INSIDE BINGHAMTON UNIVERSITY
Educational-poster project earns praise
By : Brett Vermilyea
Michael Hubenthal isn’t a typical education master’s student.
He has already spent five years teaching earth science and physics in public schools, two years at NASA and is now the education specialist for Incorporated Research Institutions for Seismology (IRIS), where he trains science teachers to deliver effective classroom instruction and develops learning materials for seismology education.
“The combination of his school-based teaching experience and his work teaching teachers and developing curriculum support materials really sets him apart,” said Thomas O’Brien, School of Education associate professor.
O’Brien said Hubenthal and his master’s project have the potential to change an omnipresent feature of the classroom — the education poster. Though they are ubiquitous, it seems no one has ever evaluated their effectiveness.
“What role does the poster serve?” Hubenthal wants to know. “Is it an instructional aid? Or is it something that just adds ambiance to the classroom, like wallpaper? And does that have any value?”
When he looked for research answering his questions, he “was really shocked” to find little examination of the subject. The only educational-poster research he could find concerned those hung in doctors’ offices. So he conducted his own.
First, he looked at how posters are used. Remembering posters distributed to teachers during a workshop sponsored by Binghamton University’s Department of Geological Sciences and Environmental Studies and supported by IRIS, Hubenthal called the teachers to ask if and how the posters were used.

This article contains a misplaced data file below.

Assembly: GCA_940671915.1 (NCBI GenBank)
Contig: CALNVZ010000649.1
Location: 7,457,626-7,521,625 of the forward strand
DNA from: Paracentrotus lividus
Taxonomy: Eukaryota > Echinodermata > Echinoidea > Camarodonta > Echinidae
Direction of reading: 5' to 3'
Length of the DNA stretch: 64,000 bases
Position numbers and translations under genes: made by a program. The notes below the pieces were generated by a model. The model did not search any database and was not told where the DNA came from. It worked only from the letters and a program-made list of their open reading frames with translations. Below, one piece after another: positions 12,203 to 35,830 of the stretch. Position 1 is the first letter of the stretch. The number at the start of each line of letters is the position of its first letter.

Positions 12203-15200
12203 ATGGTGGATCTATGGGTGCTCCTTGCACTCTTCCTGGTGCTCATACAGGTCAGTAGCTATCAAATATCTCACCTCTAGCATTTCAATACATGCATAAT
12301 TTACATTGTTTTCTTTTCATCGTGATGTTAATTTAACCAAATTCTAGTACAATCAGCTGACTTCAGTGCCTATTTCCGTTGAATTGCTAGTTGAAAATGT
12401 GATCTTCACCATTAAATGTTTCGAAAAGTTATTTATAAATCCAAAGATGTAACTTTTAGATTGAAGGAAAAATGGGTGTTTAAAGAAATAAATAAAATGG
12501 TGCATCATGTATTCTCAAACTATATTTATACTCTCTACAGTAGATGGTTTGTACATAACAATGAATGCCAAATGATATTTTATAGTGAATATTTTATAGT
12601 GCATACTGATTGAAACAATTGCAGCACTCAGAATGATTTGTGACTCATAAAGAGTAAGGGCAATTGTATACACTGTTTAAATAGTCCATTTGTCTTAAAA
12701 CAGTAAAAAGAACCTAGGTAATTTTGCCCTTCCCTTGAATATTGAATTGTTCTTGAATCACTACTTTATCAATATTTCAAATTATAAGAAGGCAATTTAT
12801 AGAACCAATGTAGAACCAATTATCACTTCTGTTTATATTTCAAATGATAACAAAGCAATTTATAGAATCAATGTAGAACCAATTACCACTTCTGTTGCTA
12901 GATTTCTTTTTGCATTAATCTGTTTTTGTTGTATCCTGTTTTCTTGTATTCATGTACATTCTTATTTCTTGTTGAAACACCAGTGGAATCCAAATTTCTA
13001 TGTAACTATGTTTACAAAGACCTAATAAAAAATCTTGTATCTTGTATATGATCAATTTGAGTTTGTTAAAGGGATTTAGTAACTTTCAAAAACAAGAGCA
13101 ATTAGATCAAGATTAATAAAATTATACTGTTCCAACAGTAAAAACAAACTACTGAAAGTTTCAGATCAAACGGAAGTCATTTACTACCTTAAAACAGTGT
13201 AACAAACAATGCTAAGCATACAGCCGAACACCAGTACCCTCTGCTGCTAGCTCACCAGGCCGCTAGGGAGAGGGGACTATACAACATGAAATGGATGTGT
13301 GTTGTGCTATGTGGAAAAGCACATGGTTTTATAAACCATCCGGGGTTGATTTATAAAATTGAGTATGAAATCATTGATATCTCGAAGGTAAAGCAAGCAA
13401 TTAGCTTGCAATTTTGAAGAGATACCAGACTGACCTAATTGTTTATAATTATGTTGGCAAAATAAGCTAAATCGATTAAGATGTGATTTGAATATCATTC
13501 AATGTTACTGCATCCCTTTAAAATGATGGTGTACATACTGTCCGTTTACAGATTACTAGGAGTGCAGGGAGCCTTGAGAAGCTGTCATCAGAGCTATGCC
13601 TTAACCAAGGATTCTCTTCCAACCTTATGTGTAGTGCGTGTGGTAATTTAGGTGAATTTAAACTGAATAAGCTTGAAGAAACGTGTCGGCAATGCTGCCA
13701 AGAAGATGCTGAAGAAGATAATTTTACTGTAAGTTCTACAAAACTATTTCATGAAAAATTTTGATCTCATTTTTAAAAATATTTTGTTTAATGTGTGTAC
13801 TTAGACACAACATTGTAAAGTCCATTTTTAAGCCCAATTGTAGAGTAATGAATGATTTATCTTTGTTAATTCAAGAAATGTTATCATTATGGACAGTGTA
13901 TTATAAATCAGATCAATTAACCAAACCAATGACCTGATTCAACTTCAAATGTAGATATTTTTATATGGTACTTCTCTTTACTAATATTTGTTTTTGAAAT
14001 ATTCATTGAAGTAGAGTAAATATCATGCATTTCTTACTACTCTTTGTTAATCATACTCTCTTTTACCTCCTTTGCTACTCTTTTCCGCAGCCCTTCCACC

Well over half were discarded, and he wasn’t impressed with why the rest were hung.
“The posters were really wallpaper for the most part,” he said. “One of the basic roles teachers felt posters served was to overcome the sterility of the room. They wanted students to have some things to look at that were related to the content they were covering in class. But as far as actually using the posters as part of their instruction, that didn’t happen.”
To make posters more instructionally meaningful, Hubenthal applied learning theory and cognitive psychology to understand how we process static information. He found that if he reduced the visual complexity of the poster, boiled down information to a key message and phrased it as a question accompanied by a central, thought-provoking image, posters were much more likely to engage students.
“If the title of the poster is a statement, when you read it you’re done,” he said. “But if the title is a question, it engages you in a thought process. The poster becomes more minds-on in that way.” For instance, his prototype asks, “Are earthquakes like ripples on water?” over a visual analogy of a dripping faucet above a visualization of ground displacements in the western U.S. following an earthquake. Under it, a prominent URL leads students to online explorations like interactive simulations, providing a more in-depth understanding of earthquakes.
Hubenthal presented his new posters to several focus groups of teachers, who saw how they could use the new poster design as part of lessons and to spark discussions in addition to adding ambiance to the room.
“This is doctoral-caliber research,” O’Brien said. “The depth of his questioning and thinking and the strategies that he’s using to challenge multiple ‘unquestioned answers’ of educational posters is extraordinary. In my 23 years teaching, Mike’s project is the best I’ve ever had.”
Hubenthal isn’t so sure he deserves the praise.
“I don’t think of it as a huge idea,” he said. “It’s really applying a lot of preexisting research to a medium that hadn’t had it applied to before, but I like the project because it has potential for big impact.”